In some cases, workers who need to be out on the field during a storm face this risk head-on.
National Geographic estimates that there’s a 1 in 700,000 chance of being struck by lightning in any given year. Though it may seem like an event that’s just possible in the movies, it’s not an impossibility in real life at all.
In some cases, workers who need to be out on the field during a storm face this risk head-on. If lightning strikes and you get injured, do you get workers’ comp benefits?
What Does the Law Say?
Workers’ compensation is a no-fault system, meaning that it doesn’t matter who is to blame for your injuries. You can get compensated even if you made a mistake that directly led to the accident, and you don’t have to prove your employer is at-fault either.
The same principle works for lighting strikes as well. These events are known as “Acts of God,” and apart from lightning strikes you also have:
- Storms, etc.
If a worker is sent out on the field in the middle of any of these events and gets injured because of it, then legally they likely have a right to receive worker’s comp benefits. The only issue that may come into question is whether you needed to be there in the first place, or if you were on the clock.
For instance, if you get struck by lightning on your way to or from work, then workers comp generally doesn’t apply. Missouri doesn’t view commutes as part of your work activity, so your protection starts only when you begin your workday, and until it ends. Even the lunch break, if you take it off-site, is not included.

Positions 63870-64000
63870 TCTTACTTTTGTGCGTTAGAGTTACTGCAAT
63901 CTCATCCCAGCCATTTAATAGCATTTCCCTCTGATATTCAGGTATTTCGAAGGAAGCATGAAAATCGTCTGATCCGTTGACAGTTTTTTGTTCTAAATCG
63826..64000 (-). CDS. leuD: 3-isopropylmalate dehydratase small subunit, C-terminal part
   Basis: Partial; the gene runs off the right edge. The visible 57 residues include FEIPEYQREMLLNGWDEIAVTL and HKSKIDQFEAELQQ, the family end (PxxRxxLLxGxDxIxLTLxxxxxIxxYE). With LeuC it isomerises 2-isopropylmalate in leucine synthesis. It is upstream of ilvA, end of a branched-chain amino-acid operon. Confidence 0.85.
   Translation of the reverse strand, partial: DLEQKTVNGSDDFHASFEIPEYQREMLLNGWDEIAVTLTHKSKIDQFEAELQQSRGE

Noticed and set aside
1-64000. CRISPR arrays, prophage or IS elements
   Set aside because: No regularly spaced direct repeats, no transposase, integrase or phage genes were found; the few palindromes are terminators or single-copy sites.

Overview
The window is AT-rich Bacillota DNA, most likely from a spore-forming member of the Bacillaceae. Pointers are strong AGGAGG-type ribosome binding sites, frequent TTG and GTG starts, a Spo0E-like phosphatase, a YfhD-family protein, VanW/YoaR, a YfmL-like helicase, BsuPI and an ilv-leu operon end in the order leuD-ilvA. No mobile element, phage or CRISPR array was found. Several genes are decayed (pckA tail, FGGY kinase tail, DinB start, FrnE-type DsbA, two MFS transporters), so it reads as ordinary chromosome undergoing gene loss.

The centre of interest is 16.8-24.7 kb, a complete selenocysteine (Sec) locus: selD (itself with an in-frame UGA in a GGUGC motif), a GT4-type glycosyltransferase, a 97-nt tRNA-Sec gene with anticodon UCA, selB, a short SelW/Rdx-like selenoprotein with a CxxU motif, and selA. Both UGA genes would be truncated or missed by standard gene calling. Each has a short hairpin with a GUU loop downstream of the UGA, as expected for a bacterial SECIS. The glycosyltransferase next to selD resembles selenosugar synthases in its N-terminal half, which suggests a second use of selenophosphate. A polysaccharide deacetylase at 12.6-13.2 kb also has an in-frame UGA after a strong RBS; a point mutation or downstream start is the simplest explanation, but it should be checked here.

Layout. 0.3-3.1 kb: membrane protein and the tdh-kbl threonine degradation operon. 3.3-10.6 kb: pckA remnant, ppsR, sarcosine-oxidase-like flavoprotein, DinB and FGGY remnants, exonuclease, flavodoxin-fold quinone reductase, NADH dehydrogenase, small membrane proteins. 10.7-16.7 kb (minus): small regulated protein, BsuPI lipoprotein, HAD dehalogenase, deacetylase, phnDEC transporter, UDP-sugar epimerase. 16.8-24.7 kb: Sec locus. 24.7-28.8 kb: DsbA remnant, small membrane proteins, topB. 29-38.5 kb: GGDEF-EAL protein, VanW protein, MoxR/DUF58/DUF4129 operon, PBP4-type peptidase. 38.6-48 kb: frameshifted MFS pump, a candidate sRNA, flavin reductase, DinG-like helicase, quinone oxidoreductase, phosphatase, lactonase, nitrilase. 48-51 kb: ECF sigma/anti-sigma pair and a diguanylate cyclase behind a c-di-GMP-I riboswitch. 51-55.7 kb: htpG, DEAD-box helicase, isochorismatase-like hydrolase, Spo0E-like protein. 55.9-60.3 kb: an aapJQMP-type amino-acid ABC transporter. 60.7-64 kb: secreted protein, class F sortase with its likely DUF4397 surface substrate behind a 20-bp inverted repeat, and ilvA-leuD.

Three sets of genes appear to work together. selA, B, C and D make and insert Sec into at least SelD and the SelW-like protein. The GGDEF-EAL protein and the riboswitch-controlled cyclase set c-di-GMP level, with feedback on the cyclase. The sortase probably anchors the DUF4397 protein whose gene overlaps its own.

You may also be asked why you were there in the first place. Was it your job to be on-location, or did someone in your company specifically send you out there? If this is the case, then you’re still acting as an employee and are protected by worker’s comp. If you went out by yourself, and your job did not warrant it, your claim may get denied.
Who’s at Risk for These Injuries?
Those who need to perform their jobs outdoors are at risk of getting struck by lightning, especially if you’re also working at higher altitudes. These occupations can include:
- Roofing workers
- Construction workers
- Building maintenance crew
- Airport personnel
- Farming employees
- Power utility staff
- Telecommunications workers, etc.
Your employer has the obligation to ensure you can perform your job safely, and offer you the proper training and equipment to lower any risks, including the risks of lightning strike injuries.
Speak With a St. Louis Workers Compensation Attorney
If you’ve been struck by lightning, you’re likely dealing with some serious health problems. To make sure you get the full amount of compensation you are legally entitled to, reach out to a St. Louis worker’s compensation attorney right away for a case evaluation.
Speak With a Workers Comp Attorney
Give us a call 24/7 for a FREE Case Evaluation